Andy Bockelman: ‘Iron Man’ sequel a tad rusty, but it does the job
May 7, 2010
“Iron Man 2”
3 out of 4 stars
Starring: Robert Downey Jr., Gwyneth Paltrow, Don Cheadle and Mickey Rourke.
Now playing at the West Theatre.
Whoever said it ain't easy being green obviously didn't take into consideration the difficulty of being red and gold because even the gleaming armor covering the title character of "Iron Man 2" can't protect him from everything.
The life of a superhero can be erratic, but the life of a superhero who has revealed his secret identity can be exponentially worse, as billionaire industrialist Tony Stark (Robert Downey Jr.) has found.
Since going public with his dual identity as the high-powered protector of the peace, Iron Man, Tony has been dealing with congressmen who want his technology turned over to the Department of Defense, a staff that worries about him endlessly and the everyday pressures of the business world.
Oh, and the palladium energy source that powers his suit and keeps him alive is slowly poisoning him. But if anybody can handle all these headaches at once, he can.
However, when a madman Russian physicist (Mickey Rourke) attacks Tony with technology rivaling his own, it becomes clear to the world that Iron Man isn't completely invincible.
This fact isn't lost on Justin Hammer (Sam Rockwell), a weapons manufacturer looking to blast Stark Industries out of the business world, and their team-up means Tony and company will have to charge up their game.
Downey once again demonstrates how utterly perfect his casting was in the role that utilizes his extravagant personality and well-deserved egotism to their full potential. Yet we get to know Tony on an even more personal level, seeing him as a tortured soul with the weight of the world on his shoulders.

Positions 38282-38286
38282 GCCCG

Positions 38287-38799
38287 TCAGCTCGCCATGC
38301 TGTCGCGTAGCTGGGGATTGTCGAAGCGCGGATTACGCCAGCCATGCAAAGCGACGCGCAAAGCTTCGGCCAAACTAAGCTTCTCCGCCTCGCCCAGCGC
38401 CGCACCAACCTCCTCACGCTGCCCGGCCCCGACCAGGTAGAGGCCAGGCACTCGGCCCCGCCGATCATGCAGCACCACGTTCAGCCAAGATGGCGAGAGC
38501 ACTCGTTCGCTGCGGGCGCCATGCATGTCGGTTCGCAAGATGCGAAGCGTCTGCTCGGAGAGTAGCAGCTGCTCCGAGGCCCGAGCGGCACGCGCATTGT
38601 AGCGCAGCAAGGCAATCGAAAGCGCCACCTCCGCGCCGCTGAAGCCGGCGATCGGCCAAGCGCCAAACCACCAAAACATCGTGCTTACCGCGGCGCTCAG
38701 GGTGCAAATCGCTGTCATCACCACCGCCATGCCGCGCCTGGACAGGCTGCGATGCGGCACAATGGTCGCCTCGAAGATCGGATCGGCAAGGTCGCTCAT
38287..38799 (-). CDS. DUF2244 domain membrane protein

Leading the supporting cast is Rourke as vengeful Ivan Vanko, the son of the former partner (Yevgeni Lazarev) of Tony's late father's (John Slattery). Although Rourke's mumbly Russian accent doesn't do much for us, the alteration of his character Whiplash into an ex-Soviet scientist hearkens back to the earliest days of the "Iron Man" title and its leanings toward Cold War politics.
Surprisingly, another character remains the same except for her Russian heritage with Scarlett Johansson as the sultry Natalie Rushman, also known as Natasha Romanoff, also known as the Black Widow, an undercover operative in Stark Industries reporting directly to Nick Fury (Samuel L. Jackson), who's got his own ideas for Tony's future efforts. It's tough to say which is more enjoyable: Johansson's ballet-like battle scenes or the catsuit she wears while beating her opponents senseless.
As the other redhead in Tony's life, Gwyneth Paltrow is remarkably weak as the newly appointed CEO of Stark Industries, Pepper Potts, whose "will they, won't they" relationship with Iron Man's alter ego serves as the justification for her presence.
Rockwell also disappoints as competing businessman Hammer, who has twice the arrogance of Tony but only half the brains. He's also considerably younger than in the comics, but apparently Jeff Bridges filled the quotient for an older nemesis in the first film.
At least Don Cheadle does a stalwart job replacing Terrence Howard as Lt. Col. James "Rhodey" Rhodes, getting to wear the new upgrade of the Iron Man suit as War Machine.
Director Jon Favreau maintains the same overall tone in his sequel, but the notable difference is Justin Theroux's screenplay.
The story blends elements of vintage and contemporary "Iron Man" themes pretty well, but he seems to be relying on one-liners and weak dialogue more than necessary, although a kewpie doll goes to the person who can find another movie that contains the line "tastes like coconut… and metal."
Like the life source within Tony's chest cavity, the greatest strength also could be viewed as the greatest weakness, as Favreau and Theroux make the action look like it soared off the pages of a Marvel Comics publication right onto the screen. And while that might make some viewers feel more connected, others may get the sensation that they're watching a flipbook.
Regardless of any chinks in its armor, "Iron Man 2" succeeds unerringly in making us want to see more of Tony Stark, be it in more of his own movies or otherwise.
And did someone say spin-off? No hints, but be sure to watch all the way through the credits, as if the first installment didn't teach you to be prepared for such an occasion.
Now playing at the West Theatre.